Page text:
Program: Anthropology (BA)
Date: Fri Nov 19, 2010 - 11:04:41 am
1) Below are the program student learning outcomes submitted last year. Please add/delete/modify as needed.
1. Learn to think anthropologically, specifically to include cross-cultural perspectives, especially in regard to issues of diversity and commonality in understanding human societies.
2. Gain a basic understanding of the origin and development of humanity.
3. Develop the ability to think critically about cultural assumptions and use active learning modes in assessing their effects on social processes.
4. Acquire a holistic understanding of how biological evolution and cultural histories interact.
5. Understand how populations adapt to social and environmental change, especially in terms of human empowerment.
6. Become culturally literate with regard to the physical and cultural dimensions of the Pacific and Asian regions, including historical movements and connections among diverse populations.
7. Learn various methods employed by anthropologists from a variety of sub-disciplines and specializations.
2) As of last year, your program's SLOs were published as follows. Please update as needed.
Student Handbook. URL, if available online:
Information Sheet, Flyer, or Brochure URL, if available online: http://www.anthropology.hawaii.edu/Programs/Degrees/Bachelor%20of%20Arts/Majoring_Flyer.pdf
UHM Catalog. Page Number:
Course Syllabi. URL, if available online: http://socialsciences.people.hawaii.edu/esyllabi/index.cfm
3) Below is the link to your program's curriculum map (if submitted in 2009). If it has changed or if we do not have your program's curriculum map, please upload it as a PDF.
- File (03/16/2020)
4) The percentage of courses in 2009 that had course SLOs explicitly stated on the syllabus, a website, or other publicly available document is indicated below. Please update as needed.
5) State the assessment question(s) and/or goals of the assessment activity. Include the SLOs that were targeted, if applicable.
We wanted to look more closely at perhaps the most central and generalizable SLO that we expect our students to take away from the study of anthropology, the concept and practice of cultural relativity. One basic question is the baseline of awareness that students bring to anthropology classes.
6) State the type(s) of evidence gathered.
Because of the complexity of the question and our uncertainty as to the most appropriate evidence and methods of investigation, our first step was to discuss the question of student awareness of cultural relativity as a formulated doctrine--that is not just in the unreflected activities of everyday life--among ourselves, based not on precise measurement but on the experience of teaching introductory classes in anthropology.
7) Who interpreted or analyzed the evidence that was collected?
Ad hoc faculty group
Persons or organization outside the university
Advisors (in student support services)
Students (graduate or undergraduate)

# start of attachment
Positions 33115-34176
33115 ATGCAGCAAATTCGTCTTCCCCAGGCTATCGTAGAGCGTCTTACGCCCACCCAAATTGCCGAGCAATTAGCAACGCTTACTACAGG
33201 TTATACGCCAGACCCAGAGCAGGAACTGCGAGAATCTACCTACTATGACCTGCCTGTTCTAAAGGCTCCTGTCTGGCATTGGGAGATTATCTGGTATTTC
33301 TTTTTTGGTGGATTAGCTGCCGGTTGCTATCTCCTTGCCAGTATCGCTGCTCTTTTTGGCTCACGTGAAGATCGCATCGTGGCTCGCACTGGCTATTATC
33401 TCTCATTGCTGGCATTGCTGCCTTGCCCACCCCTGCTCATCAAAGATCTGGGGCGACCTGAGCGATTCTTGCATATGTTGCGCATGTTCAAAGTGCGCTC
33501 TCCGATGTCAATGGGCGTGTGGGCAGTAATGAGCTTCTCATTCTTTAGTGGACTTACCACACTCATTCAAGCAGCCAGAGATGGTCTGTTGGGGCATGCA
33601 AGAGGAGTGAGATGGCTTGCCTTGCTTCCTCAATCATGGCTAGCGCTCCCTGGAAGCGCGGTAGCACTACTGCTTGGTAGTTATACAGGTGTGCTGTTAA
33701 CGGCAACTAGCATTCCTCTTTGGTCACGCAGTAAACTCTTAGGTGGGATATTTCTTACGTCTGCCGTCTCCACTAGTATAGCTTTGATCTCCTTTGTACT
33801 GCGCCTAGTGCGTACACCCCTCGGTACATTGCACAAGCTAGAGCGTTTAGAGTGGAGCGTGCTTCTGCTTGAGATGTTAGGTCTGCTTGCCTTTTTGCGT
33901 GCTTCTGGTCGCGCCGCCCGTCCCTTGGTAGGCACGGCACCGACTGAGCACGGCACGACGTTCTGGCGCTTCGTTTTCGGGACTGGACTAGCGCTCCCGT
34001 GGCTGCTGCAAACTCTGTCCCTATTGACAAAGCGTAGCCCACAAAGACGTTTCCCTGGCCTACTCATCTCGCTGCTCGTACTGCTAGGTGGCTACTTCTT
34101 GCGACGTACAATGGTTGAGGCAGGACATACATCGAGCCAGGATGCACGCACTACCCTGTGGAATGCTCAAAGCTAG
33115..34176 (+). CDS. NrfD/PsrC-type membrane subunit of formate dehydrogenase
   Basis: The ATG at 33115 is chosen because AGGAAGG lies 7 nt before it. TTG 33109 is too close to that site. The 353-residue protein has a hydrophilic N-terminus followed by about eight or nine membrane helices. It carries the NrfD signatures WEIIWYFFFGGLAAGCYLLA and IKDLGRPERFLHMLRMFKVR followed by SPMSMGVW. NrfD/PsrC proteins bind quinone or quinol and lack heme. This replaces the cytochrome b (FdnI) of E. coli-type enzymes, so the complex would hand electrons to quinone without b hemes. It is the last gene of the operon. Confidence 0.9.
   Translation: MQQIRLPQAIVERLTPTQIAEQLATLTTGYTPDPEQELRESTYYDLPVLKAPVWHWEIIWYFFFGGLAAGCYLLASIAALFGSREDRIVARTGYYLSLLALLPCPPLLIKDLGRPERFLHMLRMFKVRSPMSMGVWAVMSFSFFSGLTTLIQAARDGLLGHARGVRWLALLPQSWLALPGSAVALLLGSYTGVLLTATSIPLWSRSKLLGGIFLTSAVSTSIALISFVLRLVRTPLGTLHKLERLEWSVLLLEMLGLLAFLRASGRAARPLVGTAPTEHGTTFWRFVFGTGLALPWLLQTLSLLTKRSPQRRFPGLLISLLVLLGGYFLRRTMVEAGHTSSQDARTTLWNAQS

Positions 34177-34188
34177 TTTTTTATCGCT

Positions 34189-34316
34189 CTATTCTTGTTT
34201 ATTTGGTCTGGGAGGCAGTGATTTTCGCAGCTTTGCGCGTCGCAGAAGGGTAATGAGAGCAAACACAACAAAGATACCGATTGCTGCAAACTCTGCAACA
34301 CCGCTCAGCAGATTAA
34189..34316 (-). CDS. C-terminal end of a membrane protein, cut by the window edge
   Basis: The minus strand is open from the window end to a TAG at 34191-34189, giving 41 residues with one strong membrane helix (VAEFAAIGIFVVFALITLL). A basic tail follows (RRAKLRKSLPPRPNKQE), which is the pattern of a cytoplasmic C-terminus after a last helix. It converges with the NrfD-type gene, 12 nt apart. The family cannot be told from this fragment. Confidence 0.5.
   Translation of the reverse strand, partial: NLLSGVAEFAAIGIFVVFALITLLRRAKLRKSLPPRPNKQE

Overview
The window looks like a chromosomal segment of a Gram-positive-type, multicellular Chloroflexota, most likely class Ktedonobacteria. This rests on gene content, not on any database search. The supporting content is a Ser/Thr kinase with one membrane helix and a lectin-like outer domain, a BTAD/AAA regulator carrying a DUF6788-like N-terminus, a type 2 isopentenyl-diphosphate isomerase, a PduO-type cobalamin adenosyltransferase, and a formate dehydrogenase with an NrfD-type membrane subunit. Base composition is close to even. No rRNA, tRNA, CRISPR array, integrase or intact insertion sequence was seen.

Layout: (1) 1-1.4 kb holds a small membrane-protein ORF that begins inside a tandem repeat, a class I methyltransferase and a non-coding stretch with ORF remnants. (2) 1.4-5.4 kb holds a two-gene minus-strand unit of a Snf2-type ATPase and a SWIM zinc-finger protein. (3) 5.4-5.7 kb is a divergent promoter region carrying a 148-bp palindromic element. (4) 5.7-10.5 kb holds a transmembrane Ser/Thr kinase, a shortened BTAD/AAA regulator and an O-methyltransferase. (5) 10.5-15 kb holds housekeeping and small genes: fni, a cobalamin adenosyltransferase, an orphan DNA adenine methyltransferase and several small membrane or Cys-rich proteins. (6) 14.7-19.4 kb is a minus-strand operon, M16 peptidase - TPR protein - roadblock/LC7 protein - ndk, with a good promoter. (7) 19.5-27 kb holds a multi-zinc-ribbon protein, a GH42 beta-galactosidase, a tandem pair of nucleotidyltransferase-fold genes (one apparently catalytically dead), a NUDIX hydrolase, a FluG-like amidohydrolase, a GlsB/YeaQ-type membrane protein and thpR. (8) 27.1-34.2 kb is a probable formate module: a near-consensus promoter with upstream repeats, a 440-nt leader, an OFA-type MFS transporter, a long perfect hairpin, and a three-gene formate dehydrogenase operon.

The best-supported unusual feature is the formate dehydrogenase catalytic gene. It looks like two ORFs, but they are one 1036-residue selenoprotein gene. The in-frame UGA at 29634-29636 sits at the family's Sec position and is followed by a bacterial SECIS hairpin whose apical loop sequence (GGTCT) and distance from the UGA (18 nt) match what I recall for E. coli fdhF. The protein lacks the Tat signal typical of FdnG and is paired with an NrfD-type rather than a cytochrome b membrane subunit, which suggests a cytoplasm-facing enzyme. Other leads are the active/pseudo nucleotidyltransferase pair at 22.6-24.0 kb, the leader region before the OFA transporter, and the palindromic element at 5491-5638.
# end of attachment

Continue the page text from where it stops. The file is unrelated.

8) How did they evaluate, analyze, or interpret the evidence?
Used professional judgment (no rubric or scoring guide used)
Compiled survey results
Used qualitative methods on interview, focus group, open-ended response data
External organization/person analyzed data (e.g., external organization administered and scored the nursing licensing exam)
9) State how many persons submitted evidence that was evaluated.
If applicable, please include the sampling technique used.
In this preliminary step in designing an assessment procedure, the persons involved were faculty members who had long experience in teaching our introductory class in cultural anthropology. These faculty members included the department chair, and undergraduate advisor, and faculty members who routinely offer the course. Some participants had been teaching the course with regularity over the course of some thirty years and could offer historical perspective on changes in students life experiences--for example, the possible impact of new electronic communication technology.
10) Summarize the actual results.
Our discussions pointed the way to the development of questions that could be asked of our students in a systematic way at stages in their exposure to anthropological instruction so that we can observe the dynamics of learning involved. We also clarified our ideas about implicit and discursive knowledge of cultural relativity. That is, the "how to" versus the "how to talk about" the social, interactive practice.
11) How did your program use the results? --or-- Explain planned use of results.
Please be specific.
The next step will be to develop the measurement techniques that will be appropriate--valid, reliable, and practical in terms of course management, and so on. We are currently using the results of the preliminary work to design test runs.
12) Beyond the results, were there additional conclusions or discoveries? This can include insights about assessment procedures, teaching and learning, program aspects and so on.
One conclusion is that SLOs are not realistically confined to discursive knowledge--that is, the student's being able to recite formulated knowledge. The expression of the concept in practice shold be considered part of the educational process.
13) Other important information:
SLOs can be classified in terms of their generalizability in students' lives. Some key concepts, such as cultural relativity, represent a different species, so to speak, from technical knowledge such as reserch methodologies.